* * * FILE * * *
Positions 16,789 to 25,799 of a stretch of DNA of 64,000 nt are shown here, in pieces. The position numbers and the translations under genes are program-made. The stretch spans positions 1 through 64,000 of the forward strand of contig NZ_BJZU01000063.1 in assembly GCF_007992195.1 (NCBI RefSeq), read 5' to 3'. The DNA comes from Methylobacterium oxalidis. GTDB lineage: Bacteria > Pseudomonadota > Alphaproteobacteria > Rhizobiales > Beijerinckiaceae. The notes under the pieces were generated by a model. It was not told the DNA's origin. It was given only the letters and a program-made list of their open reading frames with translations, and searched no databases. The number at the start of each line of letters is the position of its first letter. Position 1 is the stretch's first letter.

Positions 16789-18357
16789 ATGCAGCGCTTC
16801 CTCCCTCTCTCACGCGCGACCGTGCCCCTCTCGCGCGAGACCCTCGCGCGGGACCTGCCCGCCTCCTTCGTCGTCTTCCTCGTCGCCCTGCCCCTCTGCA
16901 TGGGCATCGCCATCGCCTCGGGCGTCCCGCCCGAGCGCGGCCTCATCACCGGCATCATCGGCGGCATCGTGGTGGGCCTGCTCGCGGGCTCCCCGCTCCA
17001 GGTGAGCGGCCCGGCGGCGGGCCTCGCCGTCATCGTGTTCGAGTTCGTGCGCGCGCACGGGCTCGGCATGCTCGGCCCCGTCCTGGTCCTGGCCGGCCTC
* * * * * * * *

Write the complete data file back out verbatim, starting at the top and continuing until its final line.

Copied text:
Positions 16,789 to 25,799 of a stretch of DNA of 64,000 nt are shown here, in pieces. The position numbers and the translations under genes are program-made. The stretch spans positions 1 through 64,000 of the forward strand of contig NZ_BJZU01000063.1 in assembly GCF_007992195.1 (NCBI RefSeq), read 5' to 3'. The DNA comes from Methylobacterium oxalidis. GTDB lineage: Bacteria > Pseudomonadota > Alphaproteobacteria > Rhizobiales > Beijerinckiaceae. The notes under the pieces were generated by a model. It was not told the DNA's origin. It was given only the letters and a program-made list of their open reading frames with translations, and searched no databases. The number at the start of each line of letters is the position of its first letter. Position 1 is the stretch's first letter.

Positions 16789-18357
16789 ATGCAGCGCTTC
16801 CTCCCTCTCTCACGCGCGACCGTGCCCCTCTCGCGCGAGACCCTCGCGCGGGACCTGCCCGCCTCCTTCGTCGTCTTCCTCGTCGCCCTGCCCCTCTGCA
16901 TGGGCATCGCCATCGCCTCGGGCGTCCCGCCCGAGCGCGGCCTCATCACCGGCATCATCGGCGGCATCGTGGTGGGCCTGCTCGCGGGCTCCCCGCTCCA
17001 GGTGAGCGGCCCGGCGGCGGGCCTCGCCGTCATCGTGTTCGAGTTCGTGCGCGCGCACGGGCTCGGCATGCTCGGCCCCGTCCTGGTCCTGGCCGGCCTC